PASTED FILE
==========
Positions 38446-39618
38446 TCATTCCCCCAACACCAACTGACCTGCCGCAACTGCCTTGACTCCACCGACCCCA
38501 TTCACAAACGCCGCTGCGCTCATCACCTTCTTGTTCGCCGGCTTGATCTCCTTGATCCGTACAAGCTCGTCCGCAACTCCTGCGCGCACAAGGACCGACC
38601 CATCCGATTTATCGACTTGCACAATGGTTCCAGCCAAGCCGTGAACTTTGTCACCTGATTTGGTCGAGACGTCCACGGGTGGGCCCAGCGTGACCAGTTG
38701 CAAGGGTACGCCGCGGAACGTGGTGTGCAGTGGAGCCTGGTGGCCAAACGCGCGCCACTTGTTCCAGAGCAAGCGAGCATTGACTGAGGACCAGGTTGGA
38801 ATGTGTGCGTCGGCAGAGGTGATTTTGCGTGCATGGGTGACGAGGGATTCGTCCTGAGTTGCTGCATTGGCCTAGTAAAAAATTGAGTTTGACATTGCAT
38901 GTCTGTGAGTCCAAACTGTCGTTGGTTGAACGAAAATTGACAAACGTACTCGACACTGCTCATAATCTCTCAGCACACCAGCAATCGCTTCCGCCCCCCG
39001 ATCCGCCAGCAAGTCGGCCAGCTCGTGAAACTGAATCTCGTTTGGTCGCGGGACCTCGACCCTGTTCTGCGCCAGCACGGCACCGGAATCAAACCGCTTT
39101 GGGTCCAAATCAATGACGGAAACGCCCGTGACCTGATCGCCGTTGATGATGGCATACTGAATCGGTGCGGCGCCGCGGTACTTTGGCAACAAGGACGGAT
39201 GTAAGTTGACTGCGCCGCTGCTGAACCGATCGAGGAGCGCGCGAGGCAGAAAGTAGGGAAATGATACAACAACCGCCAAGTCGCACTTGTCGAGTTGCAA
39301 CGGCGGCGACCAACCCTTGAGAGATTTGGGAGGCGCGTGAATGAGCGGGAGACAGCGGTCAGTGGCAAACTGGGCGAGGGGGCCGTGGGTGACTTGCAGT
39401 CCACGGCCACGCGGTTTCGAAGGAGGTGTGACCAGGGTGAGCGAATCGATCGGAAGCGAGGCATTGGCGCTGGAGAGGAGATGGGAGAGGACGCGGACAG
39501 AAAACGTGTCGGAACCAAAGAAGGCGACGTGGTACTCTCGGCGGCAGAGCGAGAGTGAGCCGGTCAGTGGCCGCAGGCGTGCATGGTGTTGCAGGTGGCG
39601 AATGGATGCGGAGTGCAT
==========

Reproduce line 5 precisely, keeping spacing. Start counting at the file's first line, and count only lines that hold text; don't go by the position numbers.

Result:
38701 CAAGGGTACGCCGCGGAACGTGGTGTGCAGTGGAGCCTGGTGGCCAAACGCGCGCCACTTGTTCCAGAGCAAGCGAGCATTGACTGAGGACCAGGTTGGA